Sure, if there is an expectation of an interactive hint service then yes, it wouldn’t be possible to run something like that 24/7 for the duration, but I think that’s a different part of the discussion that isn’t really related to the hunt itself. [And I think this can be a big flaw in some hunts that work on the basis of providing an interactive hint service, which means that anyone who wants to have a go later is denied access to hinting options and is reduced to having to consult the “full solution”.]

    But back on the timescale thing: when you consider an issue of Panda, do you think that someone who comes along later and takes a month to slowly solve it, is not having as much fun as the folk who open it on publication day and finish it within, say, 24 hours? I mean, I’m never going to be in the “top ten” list but I usually get there in the end. I mean, the same is true of a newspaper crossword after all. Some folk zip through them; others prefer to come-and-go. Is one of those methods inherently ‘better’ than the other?


    • I definitely don’t think solving at a casual pace is inherently a worse experience than solving competitively. I have my preference for what I enjoy, you have yours, and I’m not trying to attack anybody’s sense of fun and never have been.

      The vast majority of online hunts over the last decade-plus have had “scoring windows” open that were proportionate to how long the constructors expect active teams to spend on the event. Hunts like CMU and this past weekend’s Pixar Puzzle Hunt (which I’m pleased to report was quite good) are scheduled for a weekend before they release solutions and stop keeping score, and bigger events like teammate and Galactic have advertised a week because they may take longer than a weekend even for many focused teams. In particular, CRUMS is somewhat inspired by the Australian Hunts, MUMS and SUMS (hence the name), which both traditionally allocated a little over a week to 20-25 puzzles, so advertising the same length for 6 puzzles is notable, and is longer than I’d expect based on historical data.

      Thus the ratio here is very different from the norm. I’m not saying that’s bad (I never called it “too long”), but it’s unusual. And given that the window length tends to be illustrative of the length/difficulty, I think it suggests the puzzle difficulty might be quite high. That’s all I’m saying.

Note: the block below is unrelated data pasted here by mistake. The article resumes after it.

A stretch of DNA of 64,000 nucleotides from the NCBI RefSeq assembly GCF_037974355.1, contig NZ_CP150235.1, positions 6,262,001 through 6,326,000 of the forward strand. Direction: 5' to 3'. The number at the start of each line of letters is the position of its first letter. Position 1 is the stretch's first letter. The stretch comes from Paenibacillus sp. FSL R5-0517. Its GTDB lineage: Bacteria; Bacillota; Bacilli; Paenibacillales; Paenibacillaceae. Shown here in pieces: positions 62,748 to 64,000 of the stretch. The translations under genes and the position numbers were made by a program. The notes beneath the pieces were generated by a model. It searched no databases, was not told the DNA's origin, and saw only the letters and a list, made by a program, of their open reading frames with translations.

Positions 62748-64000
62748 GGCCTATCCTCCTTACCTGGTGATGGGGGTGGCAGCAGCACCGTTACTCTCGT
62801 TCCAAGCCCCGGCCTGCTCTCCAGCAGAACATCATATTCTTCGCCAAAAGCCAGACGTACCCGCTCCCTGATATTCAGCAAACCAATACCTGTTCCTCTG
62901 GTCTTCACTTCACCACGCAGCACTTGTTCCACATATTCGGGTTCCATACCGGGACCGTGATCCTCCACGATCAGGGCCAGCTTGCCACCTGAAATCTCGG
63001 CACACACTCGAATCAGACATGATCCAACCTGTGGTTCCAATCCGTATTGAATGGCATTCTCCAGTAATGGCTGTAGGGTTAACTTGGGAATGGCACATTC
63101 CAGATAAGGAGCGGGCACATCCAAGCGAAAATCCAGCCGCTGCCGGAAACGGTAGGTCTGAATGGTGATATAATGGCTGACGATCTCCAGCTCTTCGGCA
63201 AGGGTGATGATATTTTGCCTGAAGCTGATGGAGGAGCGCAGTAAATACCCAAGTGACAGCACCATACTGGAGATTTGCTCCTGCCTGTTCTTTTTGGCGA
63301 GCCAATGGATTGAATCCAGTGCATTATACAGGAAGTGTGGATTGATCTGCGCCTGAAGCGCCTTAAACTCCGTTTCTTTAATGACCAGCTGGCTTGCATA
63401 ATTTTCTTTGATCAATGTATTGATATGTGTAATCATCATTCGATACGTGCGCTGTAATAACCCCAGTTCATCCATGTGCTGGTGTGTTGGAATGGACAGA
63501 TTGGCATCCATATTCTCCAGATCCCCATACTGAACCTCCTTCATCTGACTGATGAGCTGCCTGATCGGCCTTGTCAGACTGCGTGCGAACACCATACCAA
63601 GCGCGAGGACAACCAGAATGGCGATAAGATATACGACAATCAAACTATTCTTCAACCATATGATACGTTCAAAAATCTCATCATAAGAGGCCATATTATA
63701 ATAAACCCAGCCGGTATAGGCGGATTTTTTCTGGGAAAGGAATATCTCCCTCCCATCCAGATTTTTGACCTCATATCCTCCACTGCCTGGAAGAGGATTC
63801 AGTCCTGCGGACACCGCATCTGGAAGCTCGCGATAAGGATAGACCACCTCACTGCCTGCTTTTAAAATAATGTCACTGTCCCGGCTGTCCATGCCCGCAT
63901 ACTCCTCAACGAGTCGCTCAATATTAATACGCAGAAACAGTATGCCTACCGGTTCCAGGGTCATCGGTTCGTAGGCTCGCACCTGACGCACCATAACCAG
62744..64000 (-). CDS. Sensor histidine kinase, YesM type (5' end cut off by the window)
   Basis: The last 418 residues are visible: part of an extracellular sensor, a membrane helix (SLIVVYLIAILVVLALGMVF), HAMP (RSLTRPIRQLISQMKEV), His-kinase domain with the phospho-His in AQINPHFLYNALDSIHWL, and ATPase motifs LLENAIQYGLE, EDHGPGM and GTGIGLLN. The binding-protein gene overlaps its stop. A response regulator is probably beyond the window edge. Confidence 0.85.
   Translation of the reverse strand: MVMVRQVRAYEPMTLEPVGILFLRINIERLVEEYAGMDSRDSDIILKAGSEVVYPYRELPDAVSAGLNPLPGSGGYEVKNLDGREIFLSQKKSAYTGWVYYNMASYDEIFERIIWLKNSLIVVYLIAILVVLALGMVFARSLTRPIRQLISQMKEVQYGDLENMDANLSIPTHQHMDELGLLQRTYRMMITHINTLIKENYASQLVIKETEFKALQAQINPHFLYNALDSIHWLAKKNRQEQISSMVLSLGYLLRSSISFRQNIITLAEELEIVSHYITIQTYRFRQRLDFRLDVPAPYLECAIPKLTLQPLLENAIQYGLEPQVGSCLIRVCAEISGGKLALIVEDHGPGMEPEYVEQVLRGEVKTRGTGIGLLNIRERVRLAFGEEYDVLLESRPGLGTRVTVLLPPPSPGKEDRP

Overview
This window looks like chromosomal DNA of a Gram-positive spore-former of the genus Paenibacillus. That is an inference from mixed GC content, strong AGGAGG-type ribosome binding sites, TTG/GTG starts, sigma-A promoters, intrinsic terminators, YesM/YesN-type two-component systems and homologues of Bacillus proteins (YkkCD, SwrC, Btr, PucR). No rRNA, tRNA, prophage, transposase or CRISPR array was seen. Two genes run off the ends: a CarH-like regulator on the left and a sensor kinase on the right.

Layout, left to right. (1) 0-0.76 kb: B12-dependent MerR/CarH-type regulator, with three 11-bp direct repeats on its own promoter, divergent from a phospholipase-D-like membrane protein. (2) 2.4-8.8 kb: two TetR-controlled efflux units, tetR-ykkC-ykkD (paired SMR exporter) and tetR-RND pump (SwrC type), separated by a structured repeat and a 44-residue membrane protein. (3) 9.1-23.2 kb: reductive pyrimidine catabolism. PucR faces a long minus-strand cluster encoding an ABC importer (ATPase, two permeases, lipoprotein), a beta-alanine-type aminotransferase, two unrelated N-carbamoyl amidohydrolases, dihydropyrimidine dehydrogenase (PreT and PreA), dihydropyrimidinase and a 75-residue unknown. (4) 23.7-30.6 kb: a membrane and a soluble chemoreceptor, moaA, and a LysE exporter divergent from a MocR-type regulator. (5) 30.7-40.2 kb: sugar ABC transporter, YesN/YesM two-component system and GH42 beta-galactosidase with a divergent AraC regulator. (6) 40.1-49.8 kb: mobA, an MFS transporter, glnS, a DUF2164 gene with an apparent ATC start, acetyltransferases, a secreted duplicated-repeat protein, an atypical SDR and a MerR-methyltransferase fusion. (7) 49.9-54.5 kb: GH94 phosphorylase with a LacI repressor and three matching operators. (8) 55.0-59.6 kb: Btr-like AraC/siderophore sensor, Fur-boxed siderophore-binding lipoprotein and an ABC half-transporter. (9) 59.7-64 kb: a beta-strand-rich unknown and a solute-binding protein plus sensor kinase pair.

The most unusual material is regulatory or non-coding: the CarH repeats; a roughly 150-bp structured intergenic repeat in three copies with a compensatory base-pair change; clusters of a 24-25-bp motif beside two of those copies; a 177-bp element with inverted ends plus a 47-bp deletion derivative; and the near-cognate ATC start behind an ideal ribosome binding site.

I’m also a big advocate of constructors making their puzzles permanently accessible so that as many people as possible can enjoy them in the format they want, but there is a friction between solvers who want to be able to browse all the puzzles after a time, regardless of whether they solved earlier ones, and solvers who want the website to continue to document their progress, offer hints, et cetera. It’s not trivial to offer both of these at once on the same website, and I think it’s up to the constructor to decide when things “change over” to a static presentation. Solvers who like to take their time should be able to solve what they want when they want, but I don’t think they should demand to be provided with an interactive experience indefinitely.


      • The team I do online hunts with is small, spread over time zones, and has a lot of non-puzzle responsibilities going on. (For example I’m a west coast parent who doesn’t puzzle with my partner so most of my puzzling time ends up being after my kids are in bed… when my east coast puzzle buddies are often already asleep.) Once in a while I get to plan to entirely bow out of parenting responsibilities to get to do puzzles live with friends, and I generally get to do that for most of Mystery Hunt, but it’s a big request to make of my wife!

        We generally solve puzzle boat in 1-3 months at a casual pace. Galactic and Teammate have actually been big challenges here: we’re skilled enough that we could theoretically finish these hunts given more time, but in practice I end up losing a bunch of sleep staying up late (often still by myself) midweek so that we can just barely not open the metameta.

        Of course I know it’s a huge amount of work to provide hints and other support for these hunts and wouldn’t demand that they be longer just for teams like us! I was a bit worried about just having 48 hours for the Pixar hunt; in practice this meant I solved the whole hunt in two nights by myself since there wasn’t going to be enough to time for my team to overlap with each other. Which was certainly fun but differently fun from solving with friends.

        My point is, I’m pretty excited about the idea of a hunt with only six puzzles that’s designed to be tackled over the course of a whole week! That seems really up our alley — not so trivial that we’ll finish it on the first day we look at it, but something we can work our way through partially synchronously and partially async. A puzzle of GPH-ish puzzles that we’ll hopefully actually finish? Looking forward to it!

        (Really it’s our fault for not growing our team to like 5 or 6 regulars instead of just 3.)

        By the way, having just finished Puzzle Boat for the first time without any hints, it is nice to see you describe the metas which we eventually solved as very tough 🙂